You can do the conversion without using the pow function, instead shift the number right each interation.

See C program to convert decimal to binary number system using bitwise operator[^]

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I want to make binary cnvert calculator. But I can't make it. Where it the bugs? Please help me to fix it.

**What I have tried:**

#include <stdio.h> #include <string.h> #include <math.h> int main() { char binar[65]; int decimal; int i,n,power,temp; while(1) { printf("Enter the decimal number : "); scanf("%d",&decimal); for(n = 0;pow(2,n) < decimal;n++){ temp = pow(2,n); } n -= 1; if(temp < decimal) { binar[0] = 1; } int j; for(i = n - 1 ,j = 1;j <= 7;i--,j++) { if(temp + pow(2,i) < decimal) { binar[j] = 1; temp = temp + pow(2,i); } else{ binar[j] = 0; } } for(i = 0;i < n;i++) { printf("%d",binar[i]); } printf("\n"); } return 0; }

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You can do the conversion without using the pow function, instead shift the number right each interation.

See C program to convert decimal to binary number system using bitwise operator[^]

See C program to convert decimal to binary number system using bitwise operator[^]

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C

for (n = 0; pow(2, n) < decimal; n++) { temp = (int)pow(2, n); } n -= 1;

If the number of bits needed should be calculated here, then subtracting one here would not be correct. With negative numbers, n=0 would not work.Since negative numbers are binary based on the two's complement, this approach would not lead to a solution. The number of bits can be calculated without repeatedly calculating pow in a loop, or is the function log not allowed?

C

char binar[65];

Why is the array so big? Are there computers where an int has so many bits?

If you don't know, I would recommend allocating the memory in the necessary size.

C

if (temp < decimal) { binar[0] = 1; }

The query is always fulfilled with some certainty if decimal is not 0. In the most significant position binary[0] there is then (of course) a 1.

After that it just goes wrong, as you would certainly notice in the debugger.

C

for (i = n - 1, j = 1; j <= 7; i--, j++) { if (temp + pow(2, i) < decimal) { binar[j] = 1; temp = temp + (int)pow(2, i); } else { binar[j] = 0; } }

The loop continues even with i=-1 ...

If you simply shifted the decimal value and masked out the lowest digit, you could save yourself all that. And the result would be easier and also more correct.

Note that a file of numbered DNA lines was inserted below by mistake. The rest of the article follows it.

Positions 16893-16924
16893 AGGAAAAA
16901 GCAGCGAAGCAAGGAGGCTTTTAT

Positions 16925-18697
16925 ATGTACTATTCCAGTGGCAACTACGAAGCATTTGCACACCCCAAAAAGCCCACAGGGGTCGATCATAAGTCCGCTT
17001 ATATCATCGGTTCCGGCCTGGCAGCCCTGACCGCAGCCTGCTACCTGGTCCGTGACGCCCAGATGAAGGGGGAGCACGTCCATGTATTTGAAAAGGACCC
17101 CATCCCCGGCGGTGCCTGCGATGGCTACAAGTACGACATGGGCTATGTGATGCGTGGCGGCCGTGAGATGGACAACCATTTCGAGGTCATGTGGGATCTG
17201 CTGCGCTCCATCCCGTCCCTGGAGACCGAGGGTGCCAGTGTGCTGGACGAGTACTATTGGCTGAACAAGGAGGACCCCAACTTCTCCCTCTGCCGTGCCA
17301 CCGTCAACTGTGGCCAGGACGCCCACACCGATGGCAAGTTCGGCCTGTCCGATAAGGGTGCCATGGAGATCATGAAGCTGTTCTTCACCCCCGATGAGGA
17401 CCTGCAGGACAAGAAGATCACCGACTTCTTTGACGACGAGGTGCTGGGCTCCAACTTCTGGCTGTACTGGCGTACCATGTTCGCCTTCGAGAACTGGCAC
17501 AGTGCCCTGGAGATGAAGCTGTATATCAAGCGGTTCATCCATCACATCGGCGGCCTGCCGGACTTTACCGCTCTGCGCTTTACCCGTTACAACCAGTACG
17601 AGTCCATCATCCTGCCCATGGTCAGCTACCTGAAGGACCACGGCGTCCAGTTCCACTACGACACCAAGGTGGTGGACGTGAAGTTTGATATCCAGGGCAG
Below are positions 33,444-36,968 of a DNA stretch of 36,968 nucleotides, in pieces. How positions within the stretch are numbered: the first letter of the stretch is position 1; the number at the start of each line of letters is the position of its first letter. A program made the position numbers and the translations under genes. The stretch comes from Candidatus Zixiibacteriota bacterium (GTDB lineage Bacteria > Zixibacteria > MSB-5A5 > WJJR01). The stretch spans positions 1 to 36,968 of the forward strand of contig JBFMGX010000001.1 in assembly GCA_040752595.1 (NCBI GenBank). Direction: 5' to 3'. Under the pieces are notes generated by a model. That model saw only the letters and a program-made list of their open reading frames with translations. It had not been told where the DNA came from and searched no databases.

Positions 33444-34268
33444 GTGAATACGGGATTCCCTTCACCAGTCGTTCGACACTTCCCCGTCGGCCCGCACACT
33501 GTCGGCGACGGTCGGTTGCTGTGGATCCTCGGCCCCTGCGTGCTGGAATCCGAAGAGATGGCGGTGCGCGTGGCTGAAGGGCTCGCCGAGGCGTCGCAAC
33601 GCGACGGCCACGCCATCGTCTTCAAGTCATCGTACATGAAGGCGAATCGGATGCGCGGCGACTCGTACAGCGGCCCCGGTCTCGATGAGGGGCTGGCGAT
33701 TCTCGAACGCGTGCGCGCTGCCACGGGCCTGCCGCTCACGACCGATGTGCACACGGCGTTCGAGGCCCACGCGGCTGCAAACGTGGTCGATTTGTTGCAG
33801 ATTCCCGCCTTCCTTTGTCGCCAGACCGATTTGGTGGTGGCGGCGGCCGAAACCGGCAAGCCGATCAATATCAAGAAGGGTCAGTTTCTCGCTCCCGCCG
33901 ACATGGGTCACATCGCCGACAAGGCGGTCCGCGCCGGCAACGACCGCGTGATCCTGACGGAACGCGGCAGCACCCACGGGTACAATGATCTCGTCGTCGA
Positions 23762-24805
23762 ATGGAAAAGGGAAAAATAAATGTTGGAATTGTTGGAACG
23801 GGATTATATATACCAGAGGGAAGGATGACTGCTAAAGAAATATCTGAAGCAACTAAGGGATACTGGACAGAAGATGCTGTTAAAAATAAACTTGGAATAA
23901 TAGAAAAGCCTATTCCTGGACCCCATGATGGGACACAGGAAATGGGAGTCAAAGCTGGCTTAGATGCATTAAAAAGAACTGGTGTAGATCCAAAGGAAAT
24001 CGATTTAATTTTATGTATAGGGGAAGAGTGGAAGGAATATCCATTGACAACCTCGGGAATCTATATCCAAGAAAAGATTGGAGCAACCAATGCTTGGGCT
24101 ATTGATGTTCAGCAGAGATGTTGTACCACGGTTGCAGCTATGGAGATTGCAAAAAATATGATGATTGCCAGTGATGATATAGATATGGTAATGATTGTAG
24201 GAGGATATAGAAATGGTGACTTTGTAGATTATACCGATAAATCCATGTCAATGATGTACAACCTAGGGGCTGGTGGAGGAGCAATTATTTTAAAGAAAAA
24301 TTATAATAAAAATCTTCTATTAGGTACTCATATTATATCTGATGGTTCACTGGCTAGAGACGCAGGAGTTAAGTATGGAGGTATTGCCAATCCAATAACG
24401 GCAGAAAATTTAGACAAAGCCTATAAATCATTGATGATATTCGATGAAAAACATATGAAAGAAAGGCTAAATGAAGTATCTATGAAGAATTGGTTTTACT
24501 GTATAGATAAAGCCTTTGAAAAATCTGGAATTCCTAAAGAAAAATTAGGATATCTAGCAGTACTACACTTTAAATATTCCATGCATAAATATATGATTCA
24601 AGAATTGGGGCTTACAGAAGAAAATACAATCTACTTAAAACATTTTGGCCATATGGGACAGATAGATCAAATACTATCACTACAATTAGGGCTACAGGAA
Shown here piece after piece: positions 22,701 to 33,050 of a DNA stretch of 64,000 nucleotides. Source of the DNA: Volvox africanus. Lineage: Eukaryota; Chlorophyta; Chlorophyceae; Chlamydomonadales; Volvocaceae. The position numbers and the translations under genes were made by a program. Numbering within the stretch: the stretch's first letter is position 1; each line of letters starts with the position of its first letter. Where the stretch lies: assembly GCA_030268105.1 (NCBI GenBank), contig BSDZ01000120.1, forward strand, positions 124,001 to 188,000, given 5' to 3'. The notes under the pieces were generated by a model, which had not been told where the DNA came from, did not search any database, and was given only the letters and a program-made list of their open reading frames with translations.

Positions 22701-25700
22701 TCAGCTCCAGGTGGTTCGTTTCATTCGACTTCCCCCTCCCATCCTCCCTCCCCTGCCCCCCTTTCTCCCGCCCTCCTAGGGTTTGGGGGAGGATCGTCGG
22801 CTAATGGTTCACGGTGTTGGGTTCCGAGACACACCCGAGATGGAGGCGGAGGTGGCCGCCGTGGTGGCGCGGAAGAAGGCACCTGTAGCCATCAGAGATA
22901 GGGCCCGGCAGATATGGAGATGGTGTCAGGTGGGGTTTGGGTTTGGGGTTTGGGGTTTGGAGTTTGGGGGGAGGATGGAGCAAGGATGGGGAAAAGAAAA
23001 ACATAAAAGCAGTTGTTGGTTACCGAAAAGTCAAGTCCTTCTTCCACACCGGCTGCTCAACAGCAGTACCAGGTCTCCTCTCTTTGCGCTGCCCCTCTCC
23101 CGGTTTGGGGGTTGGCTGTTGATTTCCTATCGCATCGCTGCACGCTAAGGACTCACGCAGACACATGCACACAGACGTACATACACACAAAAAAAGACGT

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v5

Quote:Where it the bugs? Please help me to fix it.

There about 1 toll to help you discover what is going on by yourself, the

this simple code get input digits 1 by 1:

C++

int Num= 100; while (Num > 0) { int Digit= Num % 10; // get unit digit here Num= Num/ 10; printf("%i", Digit); } printf("\n");

Guess what happen if you replace 10 by 2.

Your code do not behave the way you expect, or you don't understand why !

There is an almost universal solution: Run your code on debugger step by step, inspect variables.

The debugger is here to show you what your code is doing and your task is to compare with what it should do.

There is no magic in the debugger, it don't know what your code is supposed to do, it don't find bugs, it just help you to by showing you what is going on. When the code don't do what is expected, you are close to a bug.

To see what your code is doing: Just set a breakpoint and see your code performing, the debugger allow you to execute lines 1 by 1 and to inspect variables as it execute.

Debugger - Wikipedia, the free encyclopedia[^]

Mastering Debugging in Visual Studio 2010 - A Beginner's Guide[^]

Basic Debugging with Visual Studio 2010 - YouTube[^]

1.11 — Debugging your program (stepping and breakpoints) | Learn C++[^]

The debugger is here to only show you what your code is doing and your task is to compare with what it should do.

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v2

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Btw. do you know what you are doing? This e.g. what should this part of the code

`for(n = 0;pow(2,n) < decimal;n++){`

why here atemp = pow(2,n);

}

`for`

is needed?10 --> 100 c/a 1010

I used this to get the value of n and temp.

for(n = 0;pow(2,n) < decimal;n++){

temp = pow(2,n);

}

`for`

is needed, think about it or explain me where I'm wrong.